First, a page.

...to the 40th edition of House! and some fascinating moves have happened recently across the globe, with senior hires in the pharmaceutical sector, crypto and consulting. The big news is that investment banks are starting to hire compliance officers again! We have seen an uptick in demand from banks in both Asia and Europe to hire experienced compliance officers again. We have also seen a real push for near shoring in the UK and some interesting data on the hub of choice for compliance departments in the UK. Technology is also discussed in this month’s issue with Data still driving to be the word of 2018.
Too much technology is never a good thing
RegTech seems to have taken over the compliance airwaves in recent years, to the point where we are now learning that it can be difficult to separate the wood from the trees. If you ask most CCO’s or MLRO’s, one of the most frustrating parts of their day is the shear volume of calls they field from software vendors. A simple google search of the term, ‘compliance software’ throws up almost a full page of articles claiming to have the “top ten vendors of 2018”.
The due diligence process involved in multi-million pound deals like the selection of GRC (Governance Risk and Compliance) software is basically a job in itself so it is not surprising that we are seeing more and more clients use senior contractors to come and run the rule over any proposed systems changes. While this does raise the risk of the working knowledge leaving the building, a project format guarantees a clear and concise report on the current state of play and unbiased evaluation of the best solution which can help guide the vendor when trying to adapt an off-the-shelf solution to the individualities of each institution.
Data Data Data (but not GDPR)
We have spoken at length about regulation in this area so we won’t beat that particular path again here. What we have seen recently however, is a sharp rise in the numbers of our clients looking to add data specialists to their ranks and not surprisingly Financial Crime has been high on the list of departments hiring.
With a proliferation of technologies in the space all purporting to do a better job of the same task, the job of the MLRO has, in some senses, become much like a traditional mathematician - one of “proving the question”. By bringing in analytics experts to their Financial Crime business units, businesses can better capture, sort and disseminate findings from the data they are collecting, allowing for more accurate monitoring functions and provide a clearer picture of how effective initiatives have been towards their intended goal and the ability to visualise these metrics into digestible insight can be invaluable in driving cultural change.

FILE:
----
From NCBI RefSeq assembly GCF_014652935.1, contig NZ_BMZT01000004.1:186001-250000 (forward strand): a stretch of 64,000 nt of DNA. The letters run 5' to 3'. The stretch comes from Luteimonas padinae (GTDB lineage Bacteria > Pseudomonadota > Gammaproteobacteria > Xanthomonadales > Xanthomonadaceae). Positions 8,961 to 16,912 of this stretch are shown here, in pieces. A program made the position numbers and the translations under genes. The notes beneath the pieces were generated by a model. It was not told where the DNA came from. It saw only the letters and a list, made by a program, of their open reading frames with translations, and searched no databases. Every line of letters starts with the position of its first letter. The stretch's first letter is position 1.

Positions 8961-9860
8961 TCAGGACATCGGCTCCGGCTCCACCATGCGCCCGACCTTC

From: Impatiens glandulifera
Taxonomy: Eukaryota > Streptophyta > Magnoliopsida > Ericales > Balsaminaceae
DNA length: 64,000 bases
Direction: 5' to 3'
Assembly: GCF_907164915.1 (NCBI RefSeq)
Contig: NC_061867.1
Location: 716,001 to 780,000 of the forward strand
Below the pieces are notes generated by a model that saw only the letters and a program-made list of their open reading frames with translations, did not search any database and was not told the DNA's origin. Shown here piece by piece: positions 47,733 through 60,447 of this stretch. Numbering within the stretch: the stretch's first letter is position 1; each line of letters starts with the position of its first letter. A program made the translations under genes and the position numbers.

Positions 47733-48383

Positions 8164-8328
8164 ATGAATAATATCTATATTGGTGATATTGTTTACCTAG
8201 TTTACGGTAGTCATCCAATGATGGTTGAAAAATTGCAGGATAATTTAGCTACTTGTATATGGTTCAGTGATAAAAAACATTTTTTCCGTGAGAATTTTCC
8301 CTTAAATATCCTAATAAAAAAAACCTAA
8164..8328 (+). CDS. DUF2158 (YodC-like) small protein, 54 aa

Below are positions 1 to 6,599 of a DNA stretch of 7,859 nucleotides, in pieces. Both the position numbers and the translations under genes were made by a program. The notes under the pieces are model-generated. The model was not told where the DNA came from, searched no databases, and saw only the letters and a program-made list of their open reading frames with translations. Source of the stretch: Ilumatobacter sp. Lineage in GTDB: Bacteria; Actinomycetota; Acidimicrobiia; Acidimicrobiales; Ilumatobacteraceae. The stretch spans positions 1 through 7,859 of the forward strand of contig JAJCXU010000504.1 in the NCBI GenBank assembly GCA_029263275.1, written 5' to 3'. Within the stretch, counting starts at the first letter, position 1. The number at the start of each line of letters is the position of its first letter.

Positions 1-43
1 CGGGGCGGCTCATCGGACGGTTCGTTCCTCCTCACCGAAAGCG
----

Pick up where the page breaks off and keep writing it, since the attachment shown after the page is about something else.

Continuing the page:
Near Shoring Still Ongoing in UK
For almost a decade we have seen financial institutions search for savings by moving non-core business units away from major financial centres. Property costs are much higher in London than Birmingham or Manchester for instance, and the cost of living for employees is also more arduous. While the short-term pain of relocating management or rehiring in a new location can be high, in the long term the ‘indigenous’ professional population will grow and the cost of employment will fall.
Historically it was support, operational and some finance functions moving but due to technological advance and ongoing cost pressures, we are seeing an increase in financial crime departments moving headcount to regional locations around the UK. We looked at approximately 20 retail banking institutions for this piece and only 8 count London as their primary UK location for compliance and financial crime headcount. Edinburgh is the second largest compliance and F/C community in the UK with Bristol, Belfast, Milton Keynes and Coventry all housing relevant functions.
Arion House is currently work with one retail institution looking to create a regional team of 15 financial crime professionals; please do get in touch if you would be interested in discussing the insights gained.